All SANBI’s mandate responsibilities were contained it its five-year Corporate Strategic Plan, which was revised annually by its board, the National Treasury and the Presidency. From this revision, an Annual Performance Plan was set out and formed the basis of SANBI’s annual audit. SANBI provided the DEA with quarterly reports on how these plans progressed. Given its broad mandate, SANBI aimed to have cross-cutting programmes which helped the organisation cut back on unnecessary expenses. SANBI wishes to receive sustainable MTEF funding, as reliance on external donor funding created uncertainty within the organisation. Finally, a challenge that SANBI was ready to meet was marketing botanical gardens in a way that would allow people to enjoy them more.
SANBI: Financial budget
Mr Tom Bouwer, SANBI Chief Financial Officer, said that, according to SANBI’s budget for 2012/13, its total MTEF funding would be an estimated R204 million. Funding from Government departments such as the Department of Science and Technology amounted to R137 million. Money from foreign funders would be about R37 million. Thus, SANBI predicted it would be very dependent on MTEF funding during the 2012/13 financial year. The organisation was therefore in need of more sustainable funding to sustain its broad mandate.
The Chairperson thanked the CEO and CFO for their presentations and opened the floor to Members for any questions or comments.
Ms Wenger was concerned about the R10 million infrastructure investments that remained stagnant for years, as this hampered any chances of improvement or expansion.
Mr Sokutu acknowledged her concern, and said a lack of proper infrastructure investments by SANBI could become problematic for the organisation. He therefore urged Government to do more to develop
Ms Wenger wanted to know the reason behind the 77% decrease in donor funding and sponsorships.
Ms Abrahamse said foreign donations had decreased because many of the big long-term projects, such as the World Bank Fynbos project, were coming to an end. She also attributed the decrease in sponsorship to the global financial downturn. However, she said that SANBI was set to receive funding from the Global Adaptation Fund in the near future.
Mr Skosana asked how and where SANBI conducted its awareness-raising initiatives. He wanted to know more about the access to biodiversity information. Also, he asked why there was so much money allocated for project funding that remained unused. Finally, he stressed the point that the Portfolio Committee on Water and Environmental Affairs was still new to the information presented by SANBI, and that he found it hard to keep up with presenters.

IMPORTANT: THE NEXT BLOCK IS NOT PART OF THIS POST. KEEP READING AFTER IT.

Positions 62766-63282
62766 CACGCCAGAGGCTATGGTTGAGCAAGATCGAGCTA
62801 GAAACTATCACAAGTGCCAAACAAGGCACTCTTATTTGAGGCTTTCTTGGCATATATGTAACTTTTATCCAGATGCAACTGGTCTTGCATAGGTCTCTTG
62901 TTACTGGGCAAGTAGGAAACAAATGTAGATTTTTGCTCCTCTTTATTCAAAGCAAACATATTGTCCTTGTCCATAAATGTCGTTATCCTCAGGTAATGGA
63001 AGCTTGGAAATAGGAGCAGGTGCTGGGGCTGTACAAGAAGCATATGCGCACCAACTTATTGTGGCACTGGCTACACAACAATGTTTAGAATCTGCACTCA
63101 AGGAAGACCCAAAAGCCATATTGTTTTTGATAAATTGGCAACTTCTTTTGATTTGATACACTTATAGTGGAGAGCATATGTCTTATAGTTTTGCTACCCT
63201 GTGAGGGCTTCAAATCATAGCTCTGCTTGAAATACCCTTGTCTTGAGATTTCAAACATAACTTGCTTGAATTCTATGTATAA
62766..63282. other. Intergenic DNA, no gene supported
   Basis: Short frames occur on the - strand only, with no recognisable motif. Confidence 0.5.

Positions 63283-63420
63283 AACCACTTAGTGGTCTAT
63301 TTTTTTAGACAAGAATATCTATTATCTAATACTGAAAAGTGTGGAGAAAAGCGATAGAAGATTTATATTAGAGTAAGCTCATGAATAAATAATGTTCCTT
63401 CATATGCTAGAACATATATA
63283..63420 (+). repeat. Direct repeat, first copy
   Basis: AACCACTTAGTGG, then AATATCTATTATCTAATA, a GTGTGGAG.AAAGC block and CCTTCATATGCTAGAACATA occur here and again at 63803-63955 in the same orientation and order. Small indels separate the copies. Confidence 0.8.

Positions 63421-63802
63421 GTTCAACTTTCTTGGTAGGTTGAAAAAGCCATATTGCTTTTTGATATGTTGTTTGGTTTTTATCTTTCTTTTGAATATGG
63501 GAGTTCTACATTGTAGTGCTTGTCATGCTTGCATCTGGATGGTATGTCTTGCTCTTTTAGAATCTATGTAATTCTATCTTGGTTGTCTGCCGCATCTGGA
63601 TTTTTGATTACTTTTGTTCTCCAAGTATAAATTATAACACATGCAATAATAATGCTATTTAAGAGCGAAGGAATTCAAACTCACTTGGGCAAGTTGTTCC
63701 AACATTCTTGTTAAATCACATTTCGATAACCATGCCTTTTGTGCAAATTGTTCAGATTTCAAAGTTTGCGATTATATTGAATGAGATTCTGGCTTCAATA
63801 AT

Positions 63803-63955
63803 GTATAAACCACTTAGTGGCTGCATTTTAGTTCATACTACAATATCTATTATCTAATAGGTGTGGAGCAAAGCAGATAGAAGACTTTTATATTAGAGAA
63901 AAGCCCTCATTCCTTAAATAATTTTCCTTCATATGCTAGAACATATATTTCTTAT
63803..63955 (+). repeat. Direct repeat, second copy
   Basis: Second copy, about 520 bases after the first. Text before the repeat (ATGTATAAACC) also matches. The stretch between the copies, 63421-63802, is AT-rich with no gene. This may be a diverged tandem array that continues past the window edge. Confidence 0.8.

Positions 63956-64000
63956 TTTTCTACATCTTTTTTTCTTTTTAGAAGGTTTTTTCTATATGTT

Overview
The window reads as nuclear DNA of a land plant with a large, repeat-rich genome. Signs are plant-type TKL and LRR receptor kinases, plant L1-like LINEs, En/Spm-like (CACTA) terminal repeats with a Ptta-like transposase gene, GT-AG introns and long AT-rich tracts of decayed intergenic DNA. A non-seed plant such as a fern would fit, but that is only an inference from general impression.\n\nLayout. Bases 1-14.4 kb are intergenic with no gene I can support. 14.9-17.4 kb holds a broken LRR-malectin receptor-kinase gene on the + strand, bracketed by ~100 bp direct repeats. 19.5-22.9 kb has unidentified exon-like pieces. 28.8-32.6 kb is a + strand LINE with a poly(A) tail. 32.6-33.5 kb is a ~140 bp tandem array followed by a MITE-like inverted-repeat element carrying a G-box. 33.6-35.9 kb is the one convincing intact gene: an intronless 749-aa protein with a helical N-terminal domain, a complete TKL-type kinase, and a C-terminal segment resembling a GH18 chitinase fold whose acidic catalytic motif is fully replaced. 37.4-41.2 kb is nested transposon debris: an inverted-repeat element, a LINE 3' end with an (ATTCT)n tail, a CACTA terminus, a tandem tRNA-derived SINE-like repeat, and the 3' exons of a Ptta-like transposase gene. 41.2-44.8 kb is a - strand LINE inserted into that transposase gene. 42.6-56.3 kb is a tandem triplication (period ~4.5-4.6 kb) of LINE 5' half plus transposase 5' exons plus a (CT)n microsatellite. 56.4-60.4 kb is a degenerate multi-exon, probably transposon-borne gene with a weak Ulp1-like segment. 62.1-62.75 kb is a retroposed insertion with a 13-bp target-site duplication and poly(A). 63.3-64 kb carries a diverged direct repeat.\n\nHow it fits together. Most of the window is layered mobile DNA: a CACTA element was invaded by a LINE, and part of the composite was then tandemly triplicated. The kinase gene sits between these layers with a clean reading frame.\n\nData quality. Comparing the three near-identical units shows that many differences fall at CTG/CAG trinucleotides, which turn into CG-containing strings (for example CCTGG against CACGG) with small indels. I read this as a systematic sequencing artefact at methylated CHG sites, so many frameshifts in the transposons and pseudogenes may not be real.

The Chairperson said it was important that SANBI send its presentations to the Committee prior to meetings so that Members could familiarise themselves with the data and thus not have to struggle to keep up with what was being discussed during meetings.
Mr Sokutu acknowledged this point. He invited the Committee to meet with SANBI’s team of officials in the Kirstenbosch garden, so they can see the work that SANBI had done. Arranging a meeting would ensure that everyone was clear on the key themes and objectives of SANBI.
The Chairperson raised the issue of disseminating information to local communities in rural areas, where people lacked the internet, but were dependent on media such as radio. How did SANBI propose to deal with these people’s lack of knowledge that was destroying the natural resources in
Ms Abrahamse said SANBI realised its role in creating awareness about the need to sustain biodiversity. Due to
Dr Huang said he was concerned about the fact that SANBI only utilised roughly half of its R10 million MTEF funding. What was the unspent money used for?
Ms Abrahamse said the reason why such a big part of the budget remained unspent was because the projects allocated ran over a period of three years. Therefore, the money was not unspent; it was allocated towards funding specific projects that rolled over into the next financial year.
Mr Bouwer reiterated her point and said the reason why money did not always get used in any given financial year was because of the nature of project cycles. The unused funds could thus not be referred to as loose money, but rather money that was committed to specific projects.
Ms Abrahamse said she would ask SANBI's head of communications to arrange for Committee Members to visit the
The meeting was adjourned.